Hi everyone, firstly I am not trying to stir up a hornets nest or am advocating we should do one way or the other. So this is just to inform the forum members of some facts that are out there regardless of what I think is best.
As everyone knows dependent offspring can be shot and should be shot if the other option is slow starvation.
So what are the options if we accidentally shoot or have (broken leg, rta or what not) to shoot a hind with calf. Or have to deal with an orphan attacked by someones dog etc.
You can shoot the fawn, but that will A: Not go down well with the public that might have called you in (shooting an innocent Bambi type feeling) B: The attending police officers might think twice about calling you in as they have to deal with the PR blowback
C: I am sure some stalkers will still be reluctant to shoot/bleed a little fawn.
D: Give the anti stalking people more ammunition in their campaign to prove we are merciless blind killers instead of deer and wildlife managers with a soul.
Now what are your other options?
With orphans there are a few specific problems,
If you keep them alone and isolated they tend to die from lack of parental care/stimulation.
If you fuss them to much they will get to accustomed to other animals (loving to play with the dog) or humans ("imprinted") thus making release into the wild virtually impossible or dangerous.
There a few animal/ wildlife rescue operations that can rehabilitate deer, or at least try to. (free of charge)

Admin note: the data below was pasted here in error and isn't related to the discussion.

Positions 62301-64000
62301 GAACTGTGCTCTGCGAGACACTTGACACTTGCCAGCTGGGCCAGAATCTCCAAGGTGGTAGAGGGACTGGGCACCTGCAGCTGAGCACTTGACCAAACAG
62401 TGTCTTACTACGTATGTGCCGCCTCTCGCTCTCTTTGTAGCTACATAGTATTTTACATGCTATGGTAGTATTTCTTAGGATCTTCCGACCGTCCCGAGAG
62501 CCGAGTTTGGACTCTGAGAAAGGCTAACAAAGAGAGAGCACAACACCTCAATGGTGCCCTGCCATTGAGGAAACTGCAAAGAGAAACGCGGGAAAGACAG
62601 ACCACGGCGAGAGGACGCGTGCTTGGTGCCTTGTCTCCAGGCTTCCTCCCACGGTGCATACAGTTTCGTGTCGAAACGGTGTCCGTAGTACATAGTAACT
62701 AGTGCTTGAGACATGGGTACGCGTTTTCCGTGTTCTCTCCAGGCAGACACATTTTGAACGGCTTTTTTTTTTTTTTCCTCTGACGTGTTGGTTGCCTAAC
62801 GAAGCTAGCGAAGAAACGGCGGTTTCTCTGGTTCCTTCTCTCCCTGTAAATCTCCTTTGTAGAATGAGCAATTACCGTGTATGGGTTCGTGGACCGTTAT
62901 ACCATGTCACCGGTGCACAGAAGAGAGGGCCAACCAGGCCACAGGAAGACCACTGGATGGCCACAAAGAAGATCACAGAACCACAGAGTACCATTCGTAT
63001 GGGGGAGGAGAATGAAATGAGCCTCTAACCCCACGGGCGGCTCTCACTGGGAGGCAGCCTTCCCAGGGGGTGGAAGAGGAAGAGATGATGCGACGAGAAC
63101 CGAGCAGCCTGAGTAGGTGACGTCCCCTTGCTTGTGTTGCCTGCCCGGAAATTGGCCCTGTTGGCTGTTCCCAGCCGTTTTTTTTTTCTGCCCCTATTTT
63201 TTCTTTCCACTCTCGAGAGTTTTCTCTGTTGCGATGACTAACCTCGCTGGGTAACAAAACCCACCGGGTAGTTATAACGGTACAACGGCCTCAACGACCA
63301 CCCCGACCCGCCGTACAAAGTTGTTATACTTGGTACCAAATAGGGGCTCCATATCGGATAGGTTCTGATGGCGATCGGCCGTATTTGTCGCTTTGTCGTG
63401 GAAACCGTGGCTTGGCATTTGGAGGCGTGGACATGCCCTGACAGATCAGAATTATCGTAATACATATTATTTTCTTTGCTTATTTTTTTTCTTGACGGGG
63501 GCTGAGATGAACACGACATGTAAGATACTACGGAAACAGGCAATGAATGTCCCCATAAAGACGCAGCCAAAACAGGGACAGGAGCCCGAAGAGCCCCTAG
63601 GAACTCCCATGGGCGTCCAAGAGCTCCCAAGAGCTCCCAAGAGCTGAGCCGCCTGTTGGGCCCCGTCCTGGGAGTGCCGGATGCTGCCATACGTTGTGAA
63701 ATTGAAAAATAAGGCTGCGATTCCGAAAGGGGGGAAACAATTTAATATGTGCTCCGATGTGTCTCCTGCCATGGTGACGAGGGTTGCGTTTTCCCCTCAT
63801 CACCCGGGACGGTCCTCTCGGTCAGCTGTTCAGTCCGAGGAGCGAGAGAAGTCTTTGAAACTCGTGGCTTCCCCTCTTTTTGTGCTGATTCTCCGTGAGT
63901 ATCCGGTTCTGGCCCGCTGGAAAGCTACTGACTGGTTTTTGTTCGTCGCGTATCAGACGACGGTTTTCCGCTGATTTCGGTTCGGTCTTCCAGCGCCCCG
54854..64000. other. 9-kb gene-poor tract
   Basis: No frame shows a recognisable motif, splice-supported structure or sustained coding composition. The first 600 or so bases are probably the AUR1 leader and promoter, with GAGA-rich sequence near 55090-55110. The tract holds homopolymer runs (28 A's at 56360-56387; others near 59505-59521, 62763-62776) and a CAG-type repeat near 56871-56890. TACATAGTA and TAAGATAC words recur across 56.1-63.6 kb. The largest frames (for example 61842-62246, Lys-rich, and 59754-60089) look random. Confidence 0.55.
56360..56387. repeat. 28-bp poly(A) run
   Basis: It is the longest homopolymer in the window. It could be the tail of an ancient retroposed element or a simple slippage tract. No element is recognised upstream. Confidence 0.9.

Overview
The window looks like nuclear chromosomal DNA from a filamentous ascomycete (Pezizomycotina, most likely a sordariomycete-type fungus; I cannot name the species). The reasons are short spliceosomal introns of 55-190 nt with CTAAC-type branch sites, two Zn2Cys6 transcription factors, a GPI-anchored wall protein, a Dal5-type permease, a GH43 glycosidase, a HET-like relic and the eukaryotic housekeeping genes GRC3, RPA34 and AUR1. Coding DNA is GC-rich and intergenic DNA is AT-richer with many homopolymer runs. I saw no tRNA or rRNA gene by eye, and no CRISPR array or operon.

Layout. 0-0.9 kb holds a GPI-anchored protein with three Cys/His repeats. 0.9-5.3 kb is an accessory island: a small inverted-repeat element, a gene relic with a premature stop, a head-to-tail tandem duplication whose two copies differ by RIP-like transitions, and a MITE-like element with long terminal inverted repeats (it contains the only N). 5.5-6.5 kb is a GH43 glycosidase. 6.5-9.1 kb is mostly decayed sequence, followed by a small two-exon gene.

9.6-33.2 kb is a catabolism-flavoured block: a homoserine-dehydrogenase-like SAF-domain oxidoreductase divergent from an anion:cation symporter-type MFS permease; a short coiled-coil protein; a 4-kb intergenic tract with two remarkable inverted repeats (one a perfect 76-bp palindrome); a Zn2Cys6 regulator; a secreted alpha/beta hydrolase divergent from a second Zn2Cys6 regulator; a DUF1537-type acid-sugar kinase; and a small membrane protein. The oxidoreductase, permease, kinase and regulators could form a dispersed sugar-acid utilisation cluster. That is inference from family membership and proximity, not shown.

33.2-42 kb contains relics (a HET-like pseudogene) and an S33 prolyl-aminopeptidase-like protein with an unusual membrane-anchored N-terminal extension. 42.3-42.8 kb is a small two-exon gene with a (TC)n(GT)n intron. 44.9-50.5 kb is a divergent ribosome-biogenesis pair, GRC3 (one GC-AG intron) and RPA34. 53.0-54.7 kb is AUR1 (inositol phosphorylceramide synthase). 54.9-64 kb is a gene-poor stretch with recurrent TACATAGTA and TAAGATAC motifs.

The RSPCA will take in orphaned animals but have not the best track record regarding imprinting these orphans. (I think there was a nice thread somewhere on the forum about them having to pts an imprinted "saved" orphan). Of course if imprint does occur placing in a wildpark, deer park or zoo is an option. (potentially dangerous male animals can be castrated if need be) because the bad press the rspca does tend to lean more and more towards the pts route.
There are plenty of other wildlife sanctuaries who will raise orphans with their dog/sheep/goats/kids in the kitchen and back garden. As long as they have the facilities to keep them for life afterwards, fine.
There are a few that actually get it right and successfully relocate the animals back into the wild. The more successful ones are those that completely isolate them from the public and house them in orphan deer groups.
For those who are interested, success rate with deer orphans can be up to 90%. (adult at best 10-20%, as they get stress myopathy). Release is either in local herds (fallow) or preferably at the site where the animal was found.
Muntjac fawns pose a problem with the core area's but some wildlife sanctuaries have a permit to release them at the site where they were found.
Those that want to go down the alternative route the vale wildlife hospital/rehabilitation center is fairly centralized, seem to know what they are doing and will pick up/treat these animals free of charge.
I hope this might help if you find yourself in a bit of a PR predicament. As I stated at the beginning I just want to state the possible, not indicate what I think should be done.